I try to keep current on research studies on behavior because I don’t think teachers in general, and teachers in inner-city schools in particular, can have enough potential tactics in “their back pocket” to deal with the many challenges students face. Many are worth a try, and many might work with one student, but not the other. I’ve also found that explaining to students what studies say so they understand what I’m doing or suggesting makes a huge difference.

For example, the snack idea I wrote about in “Self-Control As A Limited Energy Resource” In The Classroom is working like magic with one student, helping a bit with another, and not doing anything with a third. In that post I wrote about studies showing that the brain uses up more glucose than it often can replenish when showing self-control, and that I was going to try giving snacks to a three students who have a particularly hard time in that area. Of course, there is no telling if the snacks themselves are helping with the glucose (and the explanation of the study to the studies) is what is helping, or is it just that students see that an adult cares enough to try is what is doing the trick.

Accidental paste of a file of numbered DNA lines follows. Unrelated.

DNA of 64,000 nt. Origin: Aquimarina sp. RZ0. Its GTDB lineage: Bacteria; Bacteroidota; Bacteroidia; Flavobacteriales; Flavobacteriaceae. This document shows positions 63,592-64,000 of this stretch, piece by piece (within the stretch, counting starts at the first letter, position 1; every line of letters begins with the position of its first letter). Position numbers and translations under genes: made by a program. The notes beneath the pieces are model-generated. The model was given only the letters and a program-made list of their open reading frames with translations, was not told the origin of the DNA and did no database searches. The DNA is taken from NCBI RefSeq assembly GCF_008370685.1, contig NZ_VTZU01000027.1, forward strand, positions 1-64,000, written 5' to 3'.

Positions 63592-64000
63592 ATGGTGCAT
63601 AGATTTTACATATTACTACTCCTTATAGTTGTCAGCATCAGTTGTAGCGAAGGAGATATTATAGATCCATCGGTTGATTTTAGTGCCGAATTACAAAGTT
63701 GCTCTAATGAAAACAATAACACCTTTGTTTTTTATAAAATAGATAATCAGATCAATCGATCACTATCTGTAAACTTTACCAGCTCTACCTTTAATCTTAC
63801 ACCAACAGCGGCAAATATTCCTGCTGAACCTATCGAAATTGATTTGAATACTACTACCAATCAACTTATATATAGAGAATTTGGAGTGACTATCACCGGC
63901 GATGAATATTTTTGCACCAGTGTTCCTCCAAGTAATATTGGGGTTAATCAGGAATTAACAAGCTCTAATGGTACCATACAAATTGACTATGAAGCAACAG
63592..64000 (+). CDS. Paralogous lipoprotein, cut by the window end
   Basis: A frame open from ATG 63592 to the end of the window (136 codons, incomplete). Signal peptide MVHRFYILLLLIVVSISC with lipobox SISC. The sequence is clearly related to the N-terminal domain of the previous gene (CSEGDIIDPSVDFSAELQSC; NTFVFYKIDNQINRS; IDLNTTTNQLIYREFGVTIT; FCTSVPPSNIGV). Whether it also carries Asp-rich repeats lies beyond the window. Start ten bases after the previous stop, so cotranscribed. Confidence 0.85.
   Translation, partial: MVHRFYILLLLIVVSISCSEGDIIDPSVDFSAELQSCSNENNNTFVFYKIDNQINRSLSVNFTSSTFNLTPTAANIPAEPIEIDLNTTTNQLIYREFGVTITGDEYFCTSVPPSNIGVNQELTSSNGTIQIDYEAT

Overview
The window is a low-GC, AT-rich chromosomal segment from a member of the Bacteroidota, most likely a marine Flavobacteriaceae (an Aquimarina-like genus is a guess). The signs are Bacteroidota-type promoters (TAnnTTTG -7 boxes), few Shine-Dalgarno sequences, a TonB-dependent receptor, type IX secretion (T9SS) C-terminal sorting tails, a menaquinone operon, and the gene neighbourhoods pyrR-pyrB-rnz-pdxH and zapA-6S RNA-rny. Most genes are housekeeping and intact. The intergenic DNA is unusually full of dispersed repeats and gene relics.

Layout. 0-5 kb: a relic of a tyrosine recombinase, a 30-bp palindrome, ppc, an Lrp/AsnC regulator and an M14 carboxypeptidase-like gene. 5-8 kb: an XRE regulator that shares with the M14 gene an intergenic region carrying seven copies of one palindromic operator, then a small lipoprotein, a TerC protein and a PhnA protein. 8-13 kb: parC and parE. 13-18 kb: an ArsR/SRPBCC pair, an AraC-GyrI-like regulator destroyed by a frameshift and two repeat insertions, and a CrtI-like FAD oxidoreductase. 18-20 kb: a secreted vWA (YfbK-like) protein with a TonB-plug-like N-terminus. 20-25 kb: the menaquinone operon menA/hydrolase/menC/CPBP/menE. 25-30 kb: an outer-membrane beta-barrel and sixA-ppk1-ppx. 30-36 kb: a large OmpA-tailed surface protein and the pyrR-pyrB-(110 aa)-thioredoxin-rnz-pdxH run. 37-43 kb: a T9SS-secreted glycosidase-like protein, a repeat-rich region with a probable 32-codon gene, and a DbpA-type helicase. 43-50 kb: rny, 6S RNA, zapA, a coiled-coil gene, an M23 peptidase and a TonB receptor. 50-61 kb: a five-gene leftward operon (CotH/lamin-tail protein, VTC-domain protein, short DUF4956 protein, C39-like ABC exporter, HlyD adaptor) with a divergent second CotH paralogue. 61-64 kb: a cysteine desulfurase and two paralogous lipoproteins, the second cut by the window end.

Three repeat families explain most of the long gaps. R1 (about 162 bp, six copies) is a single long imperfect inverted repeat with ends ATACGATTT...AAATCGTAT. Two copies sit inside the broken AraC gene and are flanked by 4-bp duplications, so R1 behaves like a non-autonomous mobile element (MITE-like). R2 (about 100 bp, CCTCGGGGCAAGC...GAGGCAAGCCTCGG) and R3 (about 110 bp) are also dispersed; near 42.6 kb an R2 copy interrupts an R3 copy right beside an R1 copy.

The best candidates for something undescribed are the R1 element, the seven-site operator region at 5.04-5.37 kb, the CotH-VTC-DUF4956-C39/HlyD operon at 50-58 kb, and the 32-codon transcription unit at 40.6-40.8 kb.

It’s not unusual for some of my students to seem unhappy about their lives, or to “shut down” at times and not want to learn. In fact, when my colleagues and I did the lesson on sleep I wrote about last month (“Will Sleeping More Make Me Smarter?” — A Lesson I’m Trying This Week), a surprising number wrote that they “felt down” or “very unhappy” a large portion of the time.

A study might provide one tool that I’m going to suggest to some of them to help in the classroom — and out. The researchers write:

“The recipe is simple. If you are feeling happy, focus on reasons why those feelings will last, and if you are feeling unhappy, focus on reasons why those feelings will pass.”

It’s not rocket science, but on Monday I’m going to share this idea with one student who periodically “shuts down” in class when he feels unhappy or angry. I’m hopeful that, after explaining it, he might remember the tactic sometimes when he’s feeling down, or will remember and be able to act on it when I remind him. Suggesting to him something like, “Put your head down for a minute and think about times when you’ve felt happy and successful” sounds better and more helpful to me (and, I hope, to him) than “Get back to work.”

Anyone have other strategies or tactics that work when this happens in class?